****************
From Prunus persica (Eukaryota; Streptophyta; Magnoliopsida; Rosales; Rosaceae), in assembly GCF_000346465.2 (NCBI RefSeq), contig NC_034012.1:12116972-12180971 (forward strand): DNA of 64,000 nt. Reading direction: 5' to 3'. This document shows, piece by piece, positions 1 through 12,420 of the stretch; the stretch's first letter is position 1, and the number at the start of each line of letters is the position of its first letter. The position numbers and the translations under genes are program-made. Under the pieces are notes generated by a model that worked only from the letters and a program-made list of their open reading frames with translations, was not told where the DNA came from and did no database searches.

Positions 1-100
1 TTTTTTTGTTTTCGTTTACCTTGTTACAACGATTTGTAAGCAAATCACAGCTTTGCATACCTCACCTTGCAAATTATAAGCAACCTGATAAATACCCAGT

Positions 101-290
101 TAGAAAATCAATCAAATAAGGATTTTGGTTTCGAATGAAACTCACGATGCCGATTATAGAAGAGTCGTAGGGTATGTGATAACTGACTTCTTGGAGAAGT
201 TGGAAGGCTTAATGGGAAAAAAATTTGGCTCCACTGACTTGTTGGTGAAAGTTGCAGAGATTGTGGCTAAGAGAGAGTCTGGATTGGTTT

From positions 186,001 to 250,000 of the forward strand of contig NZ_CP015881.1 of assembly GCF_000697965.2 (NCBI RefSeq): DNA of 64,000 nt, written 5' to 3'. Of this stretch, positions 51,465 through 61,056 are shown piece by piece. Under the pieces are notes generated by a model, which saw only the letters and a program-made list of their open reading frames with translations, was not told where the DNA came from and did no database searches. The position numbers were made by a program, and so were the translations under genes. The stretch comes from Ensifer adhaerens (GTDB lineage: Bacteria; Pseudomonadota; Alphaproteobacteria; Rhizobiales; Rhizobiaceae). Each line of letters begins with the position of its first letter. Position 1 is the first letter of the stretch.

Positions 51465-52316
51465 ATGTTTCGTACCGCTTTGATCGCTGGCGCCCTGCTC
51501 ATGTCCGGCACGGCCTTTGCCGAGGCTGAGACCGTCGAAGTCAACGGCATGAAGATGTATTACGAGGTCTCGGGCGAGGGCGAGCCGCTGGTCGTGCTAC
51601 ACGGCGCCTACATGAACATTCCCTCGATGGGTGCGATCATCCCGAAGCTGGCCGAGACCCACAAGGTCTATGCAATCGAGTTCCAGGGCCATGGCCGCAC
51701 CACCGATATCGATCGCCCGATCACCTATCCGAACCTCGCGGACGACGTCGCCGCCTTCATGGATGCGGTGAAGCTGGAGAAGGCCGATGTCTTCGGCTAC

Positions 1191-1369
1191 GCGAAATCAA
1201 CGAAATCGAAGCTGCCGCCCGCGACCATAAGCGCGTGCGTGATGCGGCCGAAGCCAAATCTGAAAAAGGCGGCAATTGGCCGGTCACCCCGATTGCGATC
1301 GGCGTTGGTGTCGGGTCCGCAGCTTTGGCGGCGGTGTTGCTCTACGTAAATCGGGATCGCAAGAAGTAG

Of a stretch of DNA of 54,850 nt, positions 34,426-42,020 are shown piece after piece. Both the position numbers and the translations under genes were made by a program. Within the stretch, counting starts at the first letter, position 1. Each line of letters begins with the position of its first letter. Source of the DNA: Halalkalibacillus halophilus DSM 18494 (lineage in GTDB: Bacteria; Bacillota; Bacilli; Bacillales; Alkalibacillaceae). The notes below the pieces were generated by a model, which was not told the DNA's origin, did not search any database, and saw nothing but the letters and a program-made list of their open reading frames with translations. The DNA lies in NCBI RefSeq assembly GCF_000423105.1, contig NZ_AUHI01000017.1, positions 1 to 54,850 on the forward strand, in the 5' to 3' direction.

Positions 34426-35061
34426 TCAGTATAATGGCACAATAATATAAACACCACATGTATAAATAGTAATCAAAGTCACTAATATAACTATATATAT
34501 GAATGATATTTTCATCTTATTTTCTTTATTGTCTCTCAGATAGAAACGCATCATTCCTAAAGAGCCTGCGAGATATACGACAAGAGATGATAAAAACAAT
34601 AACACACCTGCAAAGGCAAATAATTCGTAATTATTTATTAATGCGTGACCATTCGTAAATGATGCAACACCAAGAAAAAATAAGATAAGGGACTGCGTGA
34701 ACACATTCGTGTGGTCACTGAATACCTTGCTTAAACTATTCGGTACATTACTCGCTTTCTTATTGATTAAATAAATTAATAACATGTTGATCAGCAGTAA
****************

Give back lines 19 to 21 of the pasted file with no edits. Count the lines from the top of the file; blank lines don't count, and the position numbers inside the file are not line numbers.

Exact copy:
34426 TCAGTATAATGGCACAATAATATAAACACCACATGTATAAATAGTAATCAAAGTCACTAATATAACTATATATAT
34501 GAATGATATTTTCATCTTATTTTCTTTATTGTCTCTCAGATAGAAACGCATCATTCCTAAAGAGCCTGCGAGATATACGACAAGAGATGATAAAAACAAT
34601 AACACACCTGCAAAGGCAAATAATTCGTAATTATTTATTAATGCGTGACCATTCGTAAATGATGCAACACCAAGAAAAAATAAGATAAGGGACTGCGTGA